The Dude: Employed?

 

The Big Lebowski: You don’t go out looking for a job dressed like that? On a

 

weekday?

 

The Dude: Is this a… what day is this?

 

The Big Lebowski: Well, I do work sir, so if you don’t mind…

 

The Dude: I do mind, the Dude minds. This will not stand, ya know, this

 

aggression will not stand, man.

 

 

 

 

 

 

This classic scene landed in my TV via Netflix, but The Big Lebowski  is leaving the streaming service next month, so if you need to see the film again, get there.

 

 

Point is, it’s brilliant. On so many levels. But because we’re here to talk about all things employee background screening, staffing, drug testing, background-check-related; let’s discuss why this aggression will not stand in an interview. Man.

 

 

When I started researching about aggression and job interviews, news came from one end of the spectrum and it wasn’t in the job candidate’s favor.

 

Not entirely sure whom to side with here.

 

I’ve been the employer with a stack of resumes and days, sometimes weeks, of  rigorous interviewing ahead. I’ve employed staffing agencies when my company needed temporary warehouse workers to pick and pack in the style of Amazon. I get how time consuming and frustrating the entire process can be. The rewards of putting a strong team together is also worth mentioning.

 

 

 

Regardless, I will always remember a time lacking startups and a job market dried up by a recession. It was seriously, seriously,  hard finding a job. It led to some pretty unacceptable behavior.

 

 

 

Another lifetime ago, I worked in entertainment, at a production company responsible for such hits as Seinfeld, Shawshank Redemption, Miss. Congeniality. You get the picture. It was my first legit job out of college. I stayed with the company almost 3 years, which is unheard of and even discouraged amongst young professionals at the moment.

 

 

 

The company’s legacy carried me into many interviews years later. Some good, some were unacceptable. One was a call from casting agent demanding I hand over my contacts, prior to even meeting me.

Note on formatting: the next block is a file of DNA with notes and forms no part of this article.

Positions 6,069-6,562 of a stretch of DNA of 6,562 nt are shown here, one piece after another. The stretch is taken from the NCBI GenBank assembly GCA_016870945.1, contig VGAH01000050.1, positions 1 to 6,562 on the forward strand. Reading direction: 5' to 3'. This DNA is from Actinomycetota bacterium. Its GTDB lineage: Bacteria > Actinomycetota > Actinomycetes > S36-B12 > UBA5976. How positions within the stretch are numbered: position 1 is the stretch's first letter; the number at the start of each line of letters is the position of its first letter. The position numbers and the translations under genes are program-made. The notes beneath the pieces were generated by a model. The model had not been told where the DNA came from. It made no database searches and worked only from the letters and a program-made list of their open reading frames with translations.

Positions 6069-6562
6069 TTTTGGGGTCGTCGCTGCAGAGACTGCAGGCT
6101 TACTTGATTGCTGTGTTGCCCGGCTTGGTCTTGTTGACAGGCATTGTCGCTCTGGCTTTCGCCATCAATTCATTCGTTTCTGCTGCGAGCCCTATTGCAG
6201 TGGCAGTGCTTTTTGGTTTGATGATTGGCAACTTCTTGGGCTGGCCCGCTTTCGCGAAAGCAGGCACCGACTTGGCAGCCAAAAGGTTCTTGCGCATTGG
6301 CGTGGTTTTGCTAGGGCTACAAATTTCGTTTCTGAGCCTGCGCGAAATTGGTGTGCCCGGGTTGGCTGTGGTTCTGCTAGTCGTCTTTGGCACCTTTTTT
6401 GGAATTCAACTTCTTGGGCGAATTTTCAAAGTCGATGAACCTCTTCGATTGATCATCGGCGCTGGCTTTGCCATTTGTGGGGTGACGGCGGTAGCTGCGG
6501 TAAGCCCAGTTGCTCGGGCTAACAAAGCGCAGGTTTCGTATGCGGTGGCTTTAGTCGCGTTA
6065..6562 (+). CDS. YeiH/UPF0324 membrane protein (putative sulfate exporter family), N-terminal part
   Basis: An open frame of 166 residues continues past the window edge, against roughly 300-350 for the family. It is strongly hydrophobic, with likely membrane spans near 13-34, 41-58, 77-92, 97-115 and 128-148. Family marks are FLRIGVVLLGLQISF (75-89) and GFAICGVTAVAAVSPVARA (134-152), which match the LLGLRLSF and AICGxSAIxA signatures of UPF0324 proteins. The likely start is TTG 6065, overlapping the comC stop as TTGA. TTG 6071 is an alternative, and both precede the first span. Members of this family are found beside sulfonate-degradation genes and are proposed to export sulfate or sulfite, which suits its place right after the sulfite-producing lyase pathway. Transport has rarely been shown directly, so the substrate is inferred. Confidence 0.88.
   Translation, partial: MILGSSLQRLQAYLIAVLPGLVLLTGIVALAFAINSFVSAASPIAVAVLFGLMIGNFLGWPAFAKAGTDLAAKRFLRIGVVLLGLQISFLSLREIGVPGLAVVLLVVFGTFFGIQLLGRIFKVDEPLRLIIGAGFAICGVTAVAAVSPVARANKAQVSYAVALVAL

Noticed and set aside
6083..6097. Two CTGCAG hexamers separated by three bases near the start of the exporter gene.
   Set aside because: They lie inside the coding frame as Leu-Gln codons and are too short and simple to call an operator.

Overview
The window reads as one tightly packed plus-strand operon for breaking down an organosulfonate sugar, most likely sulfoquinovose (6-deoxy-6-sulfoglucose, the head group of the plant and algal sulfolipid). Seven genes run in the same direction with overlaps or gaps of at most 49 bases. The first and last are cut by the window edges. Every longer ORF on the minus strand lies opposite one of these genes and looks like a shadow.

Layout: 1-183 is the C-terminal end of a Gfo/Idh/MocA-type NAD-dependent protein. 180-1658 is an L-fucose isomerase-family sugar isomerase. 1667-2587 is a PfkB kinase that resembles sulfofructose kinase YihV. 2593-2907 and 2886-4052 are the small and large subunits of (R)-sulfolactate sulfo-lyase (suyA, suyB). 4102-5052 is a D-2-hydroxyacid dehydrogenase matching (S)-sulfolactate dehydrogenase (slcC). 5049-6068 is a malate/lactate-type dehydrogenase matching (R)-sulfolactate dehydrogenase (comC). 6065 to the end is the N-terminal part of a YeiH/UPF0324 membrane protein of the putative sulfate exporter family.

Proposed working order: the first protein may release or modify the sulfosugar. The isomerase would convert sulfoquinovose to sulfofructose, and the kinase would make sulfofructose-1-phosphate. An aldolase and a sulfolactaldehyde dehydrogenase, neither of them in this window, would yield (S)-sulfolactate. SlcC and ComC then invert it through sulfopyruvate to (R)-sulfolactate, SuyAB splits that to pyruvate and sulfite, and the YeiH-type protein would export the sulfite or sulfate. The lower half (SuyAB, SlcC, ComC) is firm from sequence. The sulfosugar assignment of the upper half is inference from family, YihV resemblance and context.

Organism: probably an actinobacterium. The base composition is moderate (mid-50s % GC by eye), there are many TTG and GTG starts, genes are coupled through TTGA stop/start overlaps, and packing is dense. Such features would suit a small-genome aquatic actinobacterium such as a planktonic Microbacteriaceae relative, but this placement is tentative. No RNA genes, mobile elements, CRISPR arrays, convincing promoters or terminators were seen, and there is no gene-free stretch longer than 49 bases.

The aggression from the other end of that phone still rattles me to this moment.

 

 

 

 

 

In the vein of the Dude, I’d like to demonstrate how we all can all learn a little something about energy, while remembering the job market is alive and thriving.

 

 

So pour yourself a White Russian, throw on your favorite robe, and call up your bowling buddies because it’s Friday and time to start reciting wisdom from The Big Lebowski.

 

 

 

 

 

“I’m the Dude, so that’s what you call me. That or, uh His Dudeness, or uh Duder, or El Duderino, if you’re not into the whole brevity thing.”

  — The Dude

 

 

 

 

 

The candidate steps in, sits down and says hello. 9 out of 10 times, they’ve done a little prep to get here. Researched the company, you even. They probably have questions based on this research.

 

 

Imagine how it feels, when you look at them with a blank stare, don’t have a clue to their name, apologize, then scramble to find their resume, clicking through your inbox.

 

 

It’s not a good look. You won’t be scoring any points here. The Dude minds.

 

 

 

 

 

“This is a very complicated case Maude. You know, a lotta ins, a lotta outs, lotta what-have-yous.”   — The Dude

 

 

 

 

 

Interviews are nerve-wracking. There’s a lot on the line, most times. And most of the information out there is telling candidates, don’t do this, don’t do that. Negativity about your last employer will be interpreted as…

 

 

 

I understand this logic. But how about this: creating a safe space for the candidate to express their genuine opinion on why past experiences did not sit well. You’ll learn a lot more about them this way. And the perception of a good fit will probably be more accurate, when you learn later what matters to them.

 

 

 

 

 

“Yeah, well, you know, that’s just, like, your opinion, man.”  — The Dude

 

 

 

 

 

This one is pretty straight forward, but that’s the beauty of the Lebowski psyche; it’s simple. And true.

 

As the interviewer, there is often an unspoken power. We have a job to offer, it includes money, you appear to need it or something else I’m offering here. Experience. For example. Not judging. I’m guilty of this, it’s natural cadence the scene often demands.

 

But it leads to bad behavior. Aggression, even. The opinion that things have always been done one way, or that a new perspective is not valuable, has expired.

 

 

 

 

 

 

 

“I’m sorry, I wasn’t listening.”— The Dude

 

 

 

 

 

 

 

You should clearly know where this is going, but here I’m reminded of the best interview advice I received from a retail manager, familiar with the intricacies of high employee turnover. Before embarking on a round of  interviews together, she turned and told me to listen. Simple enough. She then explained that people will dig themselves into a hole if that’s where they’re going.

 

 

 

 

Got it? Okay, let’s go bowling.

 

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